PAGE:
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California I-10 bridge washes out amid rains

As storm clouds loom in the distance, lifeguards advise people to leave the pier and beach during the Ocean Festival in San Clemente, Calif., on Saturday. (Associated Press)
As storm clouds loom in the distance, lifeguards advise people to leave the pier and beach during the Ocean Festival in San Clemente, Calif., on Saturday. (Associated Press)
Associated Press

LOS ANGELES – An elevated section of Interstate 10 collapsed Sunday amid heavy rains in a remote desert area of California, cutting off traffic between the state and Arizona and leaving a driver injured.

A bridge on eastbound I-10 across a normally dry desert wash about 50 miles west of the Arizona state line washed away, the California Highway Patrol said, blocking all traffic headed toward Arizona.

The westbound section of the freeway remained intact, but traffic was being stopped while it was inspected for safety.

The Riverside County Fire Department said it had to extract a driver who crashed in the collapse. The person was taken to a hospital with moderate injuries.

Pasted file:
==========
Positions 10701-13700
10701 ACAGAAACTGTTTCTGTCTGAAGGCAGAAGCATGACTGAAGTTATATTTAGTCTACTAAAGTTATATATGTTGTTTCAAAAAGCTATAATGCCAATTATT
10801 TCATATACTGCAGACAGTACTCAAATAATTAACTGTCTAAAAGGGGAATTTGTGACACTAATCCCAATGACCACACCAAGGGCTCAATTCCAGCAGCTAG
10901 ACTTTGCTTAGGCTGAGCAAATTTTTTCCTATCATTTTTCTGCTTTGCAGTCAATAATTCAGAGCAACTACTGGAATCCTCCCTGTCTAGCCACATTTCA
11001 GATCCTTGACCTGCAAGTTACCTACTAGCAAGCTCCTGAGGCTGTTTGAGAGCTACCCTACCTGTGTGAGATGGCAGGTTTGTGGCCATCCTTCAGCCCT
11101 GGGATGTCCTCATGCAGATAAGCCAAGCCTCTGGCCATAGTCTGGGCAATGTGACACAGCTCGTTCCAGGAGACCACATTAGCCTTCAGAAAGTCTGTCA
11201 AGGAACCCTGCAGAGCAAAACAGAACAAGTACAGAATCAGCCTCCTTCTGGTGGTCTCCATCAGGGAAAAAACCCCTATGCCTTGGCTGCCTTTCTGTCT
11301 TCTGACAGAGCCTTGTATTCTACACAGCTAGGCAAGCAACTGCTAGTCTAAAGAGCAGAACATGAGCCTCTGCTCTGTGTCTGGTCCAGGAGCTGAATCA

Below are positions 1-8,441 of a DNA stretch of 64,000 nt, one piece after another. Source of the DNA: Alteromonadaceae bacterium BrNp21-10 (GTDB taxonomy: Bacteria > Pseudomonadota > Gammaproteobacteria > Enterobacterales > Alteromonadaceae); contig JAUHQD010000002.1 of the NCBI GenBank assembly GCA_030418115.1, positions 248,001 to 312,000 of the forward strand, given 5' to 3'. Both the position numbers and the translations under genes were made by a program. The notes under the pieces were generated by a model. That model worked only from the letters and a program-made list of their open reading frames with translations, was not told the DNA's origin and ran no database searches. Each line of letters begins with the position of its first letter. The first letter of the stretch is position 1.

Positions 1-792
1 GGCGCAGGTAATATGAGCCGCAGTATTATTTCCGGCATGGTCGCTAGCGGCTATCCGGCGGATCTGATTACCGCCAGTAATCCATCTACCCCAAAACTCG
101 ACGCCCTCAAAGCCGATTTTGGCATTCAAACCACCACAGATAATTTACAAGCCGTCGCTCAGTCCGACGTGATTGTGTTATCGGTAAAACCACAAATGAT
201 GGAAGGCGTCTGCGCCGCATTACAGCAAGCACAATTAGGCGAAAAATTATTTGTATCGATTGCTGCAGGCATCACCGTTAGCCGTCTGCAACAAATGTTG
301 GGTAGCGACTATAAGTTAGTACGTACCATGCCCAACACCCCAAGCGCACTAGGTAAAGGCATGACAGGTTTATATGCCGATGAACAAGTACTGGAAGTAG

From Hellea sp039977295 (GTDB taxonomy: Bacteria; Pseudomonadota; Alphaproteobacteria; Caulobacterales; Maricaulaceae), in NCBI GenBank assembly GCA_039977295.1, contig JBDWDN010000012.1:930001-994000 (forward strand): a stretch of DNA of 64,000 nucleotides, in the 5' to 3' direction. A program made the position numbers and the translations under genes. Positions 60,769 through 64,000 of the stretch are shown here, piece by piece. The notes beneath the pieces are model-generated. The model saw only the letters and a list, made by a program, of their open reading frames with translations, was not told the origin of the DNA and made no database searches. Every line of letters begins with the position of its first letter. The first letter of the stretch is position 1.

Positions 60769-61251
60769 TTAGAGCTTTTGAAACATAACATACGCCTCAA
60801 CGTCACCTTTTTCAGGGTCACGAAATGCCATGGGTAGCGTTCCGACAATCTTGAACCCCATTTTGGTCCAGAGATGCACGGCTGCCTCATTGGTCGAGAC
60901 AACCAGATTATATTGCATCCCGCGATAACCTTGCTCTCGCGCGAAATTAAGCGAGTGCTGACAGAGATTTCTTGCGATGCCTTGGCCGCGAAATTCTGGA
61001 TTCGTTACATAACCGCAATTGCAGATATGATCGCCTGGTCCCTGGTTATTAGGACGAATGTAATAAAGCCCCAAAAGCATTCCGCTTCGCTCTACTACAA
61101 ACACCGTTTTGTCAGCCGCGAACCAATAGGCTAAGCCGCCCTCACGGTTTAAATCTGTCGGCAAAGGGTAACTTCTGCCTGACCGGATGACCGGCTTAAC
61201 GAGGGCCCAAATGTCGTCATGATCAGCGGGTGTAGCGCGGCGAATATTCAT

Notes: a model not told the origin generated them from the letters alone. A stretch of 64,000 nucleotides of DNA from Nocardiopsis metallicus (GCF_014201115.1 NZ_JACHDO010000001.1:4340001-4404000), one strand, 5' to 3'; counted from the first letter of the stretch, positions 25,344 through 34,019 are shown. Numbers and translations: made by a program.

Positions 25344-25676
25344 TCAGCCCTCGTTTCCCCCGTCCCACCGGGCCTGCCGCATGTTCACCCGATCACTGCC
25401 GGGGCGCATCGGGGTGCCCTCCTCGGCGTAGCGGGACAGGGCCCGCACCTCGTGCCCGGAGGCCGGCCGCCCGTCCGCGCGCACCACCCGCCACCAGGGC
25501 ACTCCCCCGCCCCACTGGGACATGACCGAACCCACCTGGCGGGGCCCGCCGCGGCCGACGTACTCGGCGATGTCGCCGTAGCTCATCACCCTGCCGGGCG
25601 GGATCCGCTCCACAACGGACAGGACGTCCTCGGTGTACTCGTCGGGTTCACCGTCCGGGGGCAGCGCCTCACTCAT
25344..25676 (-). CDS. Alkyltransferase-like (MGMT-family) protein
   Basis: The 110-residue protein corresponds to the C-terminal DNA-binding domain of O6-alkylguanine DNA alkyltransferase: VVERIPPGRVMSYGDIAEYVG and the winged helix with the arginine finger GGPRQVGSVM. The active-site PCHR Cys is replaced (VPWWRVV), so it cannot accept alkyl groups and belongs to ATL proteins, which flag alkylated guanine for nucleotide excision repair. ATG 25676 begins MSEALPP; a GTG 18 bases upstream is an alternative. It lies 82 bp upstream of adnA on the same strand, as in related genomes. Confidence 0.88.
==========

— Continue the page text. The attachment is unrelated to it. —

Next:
The rains came amid a second day of showers and thunderstorms in southern and central California that were setting rainfall records in what is usually a dry month.

Rain fell Sunday afternoon in parts of Los Angeles County’s mountains, the valley to the north and inland urban areas to the east. The city also was expected to get a late repeat of Saturday’s scattered showers and occasional downpours as remnants of Tropical Storm Dolores brought warm, muggy conditions northward.

The showers forced the Los Angeles Angels’ first rainout in 20 years and the San Diego Padres’ first rainout since 2006.

Saturday’s rainfall broke records in at least 11 locations, including five places that had the most rain ever recorded on any day in July, said National Weather Service meteorologist Joe Sirard.

July is typically the driest month of the year in Southern California. Because of that, Saturday’s 0.36 inch of rain in downtown Los Angeles exceeded the 0.24 inch recorded July 14, 1886, which had been the wettest July day in nearly 130 years.

Saturday’s storm brought flash floods and power outages and turned Los Angeles County’s typically packed coast into empty stretches of sand when the threat of lightning forced authorities to close 70 miles of beaches.

Meanwhile, the summer storm has helped firefighters advance on two wildfires that broke out Friday.

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